Moreover, pro-Russian media also joined this attack, publishing provocative materials. Among such materials, the thesis that Ukraine is to blame for prolonging the conflict due to its refusal to sign a peace agreement has regained popularity. The only attempt to discuss a peace agreement was initiated by Ukraine at the beginning of the military actions (winter-spring 2022), but during the negotiations, Russia expressed its claims to a third of the country without offering any guarantees to the Ukrainian side and not stopping military actions even during the negotiations. As a result, the peace agreement was compromised.

This scale reflects only a smaller part of the capabilities of the Russian disinformation infrastructure in influencing public opinion and political decisions within EU countries. Russian bots are also actively present on other social networks such as Facebook, Instagram, and TikTok. If it seems that disinformation narratives are not sophisticated and deep, and therefore the influence of these attacks is not high, this is a fundamentally false position. Each type of Russian disinformation is aimed at a specific target audience. By choosing the simplest and most deceitful semantic models, Kremlin bots lose the interest of the critically thinking part of the audience, which is most often associated with the younger generation, but instead target the average middle-aged person who does not have the skills not only to check information but also the idea of the need to verify information found on the internet or social networks. But it is this demographic group that is inclined to discuss the read information, share it with friends and family, and involuntarily invest in spreading disinformation.

When discussing Russia’s disinformation infrastructure, it is always important to understand that each specific narrative has a target audience, and if this narrative does not seem plausible to one group of people, it may be true for another group depending on their values and the format of information presentation. In particular, the use of social networks, more commonly known as “youth” ones, by Russian actors and designers of Russia’s disinformation strategy is a very good example of such a “targeted approach”. Thus, on TikTok social network, the Russian government invests hundreds of thousands of dollars in developing a farm of young bloggers and influencers who spread propaganda narratives among children and teenagers in both Russian and English. This raises the question not only about the resilience of democratic institutions and the impact of disinformation on public opinion but also the problem of children’s safety when they become the target of disinformation and propaganda attacks.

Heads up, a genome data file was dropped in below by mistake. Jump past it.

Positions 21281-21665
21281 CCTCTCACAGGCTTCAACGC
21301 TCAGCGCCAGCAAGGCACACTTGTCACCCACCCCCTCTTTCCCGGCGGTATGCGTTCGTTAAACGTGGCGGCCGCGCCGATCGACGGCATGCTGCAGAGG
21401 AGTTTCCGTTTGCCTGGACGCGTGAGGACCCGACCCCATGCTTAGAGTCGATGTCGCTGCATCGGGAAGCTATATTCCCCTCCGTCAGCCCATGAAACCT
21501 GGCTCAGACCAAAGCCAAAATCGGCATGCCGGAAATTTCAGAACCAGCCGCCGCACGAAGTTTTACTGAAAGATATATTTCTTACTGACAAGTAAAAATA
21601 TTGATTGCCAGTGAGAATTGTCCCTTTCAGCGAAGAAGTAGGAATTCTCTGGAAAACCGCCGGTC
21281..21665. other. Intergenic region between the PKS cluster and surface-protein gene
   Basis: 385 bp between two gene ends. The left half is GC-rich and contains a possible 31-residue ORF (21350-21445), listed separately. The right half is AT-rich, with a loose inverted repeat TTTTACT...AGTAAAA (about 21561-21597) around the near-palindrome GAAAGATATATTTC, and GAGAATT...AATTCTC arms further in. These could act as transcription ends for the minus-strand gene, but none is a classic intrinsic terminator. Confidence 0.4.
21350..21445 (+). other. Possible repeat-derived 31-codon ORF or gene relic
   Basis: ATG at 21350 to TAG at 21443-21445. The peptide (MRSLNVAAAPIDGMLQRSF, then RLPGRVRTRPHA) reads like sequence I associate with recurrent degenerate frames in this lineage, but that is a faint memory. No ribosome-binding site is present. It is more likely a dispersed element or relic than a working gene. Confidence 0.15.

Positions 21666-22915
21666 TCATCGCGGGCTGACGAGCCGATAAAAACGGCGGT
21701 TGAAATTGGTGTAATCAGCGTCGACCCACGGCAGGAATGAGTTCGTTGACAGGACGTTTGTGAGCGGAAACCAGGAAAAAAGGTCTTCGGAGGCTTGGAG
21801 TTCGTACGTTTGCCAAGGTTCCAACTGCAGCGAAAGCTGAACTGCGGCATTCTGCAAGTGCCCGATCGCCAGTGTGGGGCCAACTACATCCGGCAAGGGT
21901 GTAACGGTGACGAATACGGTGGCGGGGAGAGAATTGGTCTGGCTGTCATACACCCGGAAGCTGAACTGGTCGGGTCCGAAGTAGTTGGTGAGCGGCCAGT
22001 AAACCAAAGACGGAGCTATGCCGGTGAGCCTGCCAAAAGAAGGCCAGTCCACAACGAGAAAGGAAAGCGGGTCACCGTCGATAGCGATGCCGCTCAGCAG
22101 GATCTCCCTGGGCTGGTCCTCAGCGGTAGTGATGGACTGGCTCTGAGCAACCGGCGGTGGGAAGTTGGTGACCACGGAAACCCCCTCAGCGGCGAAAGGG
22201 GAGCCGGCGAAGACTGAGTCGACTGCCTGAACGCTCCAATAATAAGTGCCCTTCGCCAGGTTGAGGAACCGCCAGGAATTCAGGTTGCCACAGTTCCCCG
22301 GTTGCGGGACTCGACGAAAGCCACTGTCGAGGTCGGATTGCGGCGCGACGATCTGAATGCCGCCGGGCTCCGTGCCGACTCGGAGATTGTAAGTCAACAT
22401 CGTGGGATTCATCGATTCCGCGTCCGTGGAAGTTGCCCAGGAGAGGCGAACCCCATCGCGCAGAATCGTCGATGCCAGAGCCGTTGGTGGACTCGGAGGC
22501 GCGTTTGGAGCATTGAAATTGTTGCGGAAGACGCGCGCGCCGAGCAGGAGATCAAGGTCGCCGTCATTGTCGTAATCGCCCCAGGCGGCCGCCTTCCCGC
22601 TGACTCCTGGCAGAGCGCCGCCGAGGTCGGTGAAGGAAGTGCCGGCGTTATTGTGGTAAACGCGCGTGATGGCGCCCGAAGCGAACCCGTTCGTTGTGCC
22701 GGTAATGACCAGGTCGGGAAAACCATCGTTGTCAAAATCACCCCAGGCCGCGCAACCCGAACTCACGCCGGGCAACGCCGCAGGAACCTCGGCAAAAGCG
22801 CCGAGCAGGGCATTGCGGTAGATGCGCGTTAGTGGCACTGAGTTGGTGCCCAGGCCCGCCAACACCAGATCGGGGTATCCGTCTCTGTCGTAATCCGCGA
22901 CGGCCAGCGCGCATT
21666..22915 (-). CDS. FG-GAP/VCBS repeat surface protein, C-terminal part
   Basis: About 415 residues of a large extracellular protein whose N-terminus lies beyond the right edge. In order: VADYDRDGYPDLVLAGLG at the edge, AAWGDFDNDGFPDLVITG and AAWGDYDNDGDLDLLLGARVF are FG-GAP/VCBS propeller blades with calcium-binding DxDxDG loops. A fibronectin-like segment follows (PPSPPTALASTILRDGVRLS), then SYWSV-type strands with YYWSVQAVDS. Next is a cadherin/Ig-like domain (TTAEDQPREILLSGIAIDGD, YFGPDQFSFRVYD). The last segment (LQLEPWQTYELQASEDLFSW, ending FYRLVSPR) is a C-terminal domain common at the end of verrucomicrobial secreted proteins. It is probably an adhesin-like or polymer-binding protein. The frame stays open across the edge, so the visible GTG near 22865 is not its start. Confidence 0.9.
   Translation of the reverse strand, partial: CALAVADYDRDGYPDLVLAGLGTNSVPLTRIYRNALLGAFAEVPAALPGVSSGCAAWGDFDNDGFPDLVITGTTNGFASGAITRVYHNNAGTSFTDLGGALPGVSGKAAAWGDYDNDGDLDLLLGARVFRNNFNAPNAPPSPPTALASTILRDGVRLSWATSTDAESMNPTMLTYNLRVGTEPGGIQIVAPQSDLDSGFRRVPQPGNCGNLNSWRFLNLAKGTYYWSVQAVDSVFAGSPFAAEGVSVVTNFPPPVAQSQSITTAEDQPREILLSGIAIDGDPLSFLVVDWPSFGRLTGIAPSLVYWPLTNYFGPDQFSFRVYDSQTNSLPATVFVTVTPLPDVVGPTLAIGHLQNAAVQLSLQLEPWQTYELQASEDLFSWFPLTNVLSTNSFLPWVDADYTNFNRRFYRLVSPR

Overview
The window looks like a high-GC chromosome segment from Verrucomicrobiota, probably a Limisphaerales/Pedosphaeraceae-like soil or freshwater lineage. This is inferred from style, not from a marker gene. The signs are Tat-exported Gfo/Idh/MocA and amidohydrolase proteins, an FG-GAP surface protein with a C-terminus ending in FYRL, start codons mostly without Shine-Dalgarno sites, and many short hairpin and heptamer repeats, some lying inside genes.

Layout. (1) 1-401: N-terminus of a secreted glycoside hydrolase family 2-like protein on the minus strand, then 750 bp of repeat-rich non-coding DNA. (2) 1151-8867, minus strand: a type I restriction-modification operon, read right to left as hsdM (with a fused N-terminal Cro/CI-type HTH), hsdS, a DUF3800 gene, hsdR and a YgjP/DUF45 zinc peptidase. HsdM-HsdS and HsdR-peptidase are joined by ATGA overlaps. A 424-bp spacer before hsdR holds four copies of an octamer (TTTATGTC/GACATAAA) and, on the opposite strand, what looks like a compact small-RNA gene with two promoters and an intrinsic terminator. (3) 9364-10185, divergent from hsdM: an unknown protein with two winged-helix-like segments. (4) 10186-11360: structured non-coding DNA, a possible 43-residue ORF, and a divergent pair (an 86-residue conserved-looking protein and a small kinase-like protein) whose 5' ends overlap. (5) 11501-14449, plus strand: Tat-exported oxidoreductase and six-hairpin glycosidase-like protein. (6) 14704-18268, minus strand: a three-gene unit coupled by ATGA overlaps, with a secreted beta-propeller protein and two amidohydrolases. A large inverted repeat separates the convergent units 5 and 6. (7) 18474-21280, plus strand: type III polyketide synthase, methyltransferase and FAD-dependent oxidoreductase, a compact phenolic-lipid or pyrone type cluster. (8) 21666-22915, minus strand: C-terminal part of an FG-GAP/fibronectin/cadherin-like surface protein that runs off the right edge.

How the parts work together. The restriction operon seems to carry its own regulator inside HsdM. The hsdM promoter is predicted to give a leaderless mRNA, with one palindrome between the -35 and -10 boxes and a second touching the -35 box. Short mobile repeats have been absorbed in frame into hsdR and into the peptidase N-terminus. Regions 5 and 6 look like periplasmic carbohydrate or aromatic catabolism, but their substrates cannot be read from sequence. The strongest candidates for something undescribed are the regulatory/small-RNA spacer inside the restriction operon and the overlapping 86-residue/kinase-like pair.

This review demonstrates how serious and organized a disinformation campaign conducted by Russian actors can be. The use of globally known celebrities and a targeted approach to different demographic groups shows a high degree of strategic planning. The increasing use of AI and social networks to spread fakes presents a new threat that needs to be addressed by strengthening fact-checking measures and raising the level of information literacy among the population. It is important to understand that such campaigns aim to undermine trust in democratic institutions and destabilize public opinion, requiring a comprehensive approach to neutralize them.

Sources

  1. Network flooded with posts with fake quotes of stars about Ukraine, https://www.dw.com/ru/set-navodnili-posty-s-fejkovymi-citatami-zvezd-pro-ukrainu/a-69374511?maca=rus-Red-Telegram-dwglavnoe
  2.  Before the peace summit, Russian bots published thousands of posts on behalf of Jennifer Aniston and Scarlett Johansson with fake quotes about Ukraine – media, https://gordonua.com/news/worldnews/rossijskie-boty-pered-sammitom-mira-opublikovali-tysjachi-postov-ot-imeni-dzhenifer-eniston-i-skarlett-jokhanson-s-fejkovymi-tsitatami-pro-ukrainu-smi-1710564.html
  3. Kremlin bots spam internet with fake celebrity quotes against Ukraine, https://kyivindependent.com/kremlin-bots-spam-internet-with-fake-celebrity-quotes-against-ukraine/ 
  4. How a Russian Operative Worked to Shape Moscow’s Story in Europe, https://www.bloomberg.com/news/articles/2024-06-11/how-a-russian-operative-worked-to-shape-moscow-s-story-in-europe?srnd=homepage-europe
  5. Jackson Hinkle, 20.06.2024, https://x.com/jacksonhinklle/status/1803580932978627067
  6. Agenstvo.Multimedia, https://t.me/agentstvomedia/368 
  7. https://x.com/wogoa1/status/1802074586823229771
  8. https://x.com/sergeenko_i/status/1802130866568626364/photo/1
  9. https://x.com/aidefranceukr/status/1802292860860993954